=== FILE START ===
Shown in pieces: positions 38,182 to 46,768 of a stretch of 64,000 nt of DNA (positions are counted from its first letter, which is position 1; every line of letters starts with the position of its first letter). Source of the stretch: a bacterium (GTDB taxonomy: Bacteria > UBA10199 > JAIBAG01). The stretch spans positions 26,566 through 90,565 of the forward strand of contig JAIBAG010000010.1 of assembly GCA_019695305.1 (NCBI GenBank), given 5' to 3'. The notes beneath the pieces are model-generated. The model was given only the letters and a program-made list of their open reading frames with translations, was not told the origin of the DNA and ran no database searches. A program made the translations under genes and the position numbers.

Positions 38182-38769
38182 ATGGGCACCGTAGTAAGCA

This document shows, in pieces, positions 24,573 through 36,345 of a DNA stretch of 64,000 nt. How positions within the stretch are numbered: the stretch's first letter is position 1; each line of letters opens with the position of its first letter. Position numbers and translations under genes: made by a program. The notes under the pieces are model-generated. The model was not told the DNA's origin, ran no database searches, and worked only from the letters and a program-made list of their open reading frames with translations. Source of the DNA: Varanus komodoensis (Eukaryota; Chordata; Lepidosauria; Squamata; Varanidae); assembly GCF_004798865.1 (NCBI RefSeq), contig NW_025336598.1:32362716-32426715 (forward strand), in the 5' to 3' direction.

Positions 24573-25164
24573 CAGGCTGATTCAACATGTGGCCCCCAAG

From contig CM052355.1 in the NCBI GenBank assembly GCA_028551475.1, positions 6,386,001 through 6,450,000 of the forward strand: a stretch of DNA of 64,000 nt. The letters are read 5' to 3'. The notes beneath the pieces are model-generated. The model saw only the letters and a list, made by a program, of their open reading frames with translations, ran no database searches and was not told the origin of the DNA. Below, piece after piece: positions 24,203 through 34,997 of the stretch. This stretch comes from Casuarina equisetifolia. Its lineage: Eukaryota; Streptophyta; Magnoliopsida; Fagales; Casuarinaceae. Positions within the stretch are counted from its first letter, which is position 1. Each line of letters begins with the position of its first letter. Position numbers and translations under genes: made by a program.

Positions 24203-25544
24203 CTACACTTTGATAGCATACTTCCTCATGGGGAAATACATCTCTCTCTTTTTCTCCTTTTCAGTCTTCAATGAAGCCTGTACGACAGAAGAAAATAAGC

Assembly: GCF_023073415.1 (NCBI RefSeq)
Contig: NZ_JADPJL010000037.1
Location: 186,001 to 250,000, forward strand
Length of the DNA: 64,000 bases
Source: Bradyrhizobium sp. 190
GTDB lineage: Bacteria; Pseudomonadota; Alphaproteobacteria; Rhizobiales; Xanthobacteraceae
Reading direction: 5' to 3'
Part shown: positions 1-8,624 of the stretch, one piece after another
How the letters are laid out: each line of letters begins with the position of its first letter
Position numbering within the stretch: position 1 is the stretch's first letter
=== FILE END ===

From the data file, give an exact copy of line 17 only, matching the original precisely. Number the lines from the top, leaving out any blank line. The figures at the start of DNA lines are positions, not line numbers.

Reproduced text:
Part shown: positions 1-8,624 of the stretch, one piece after another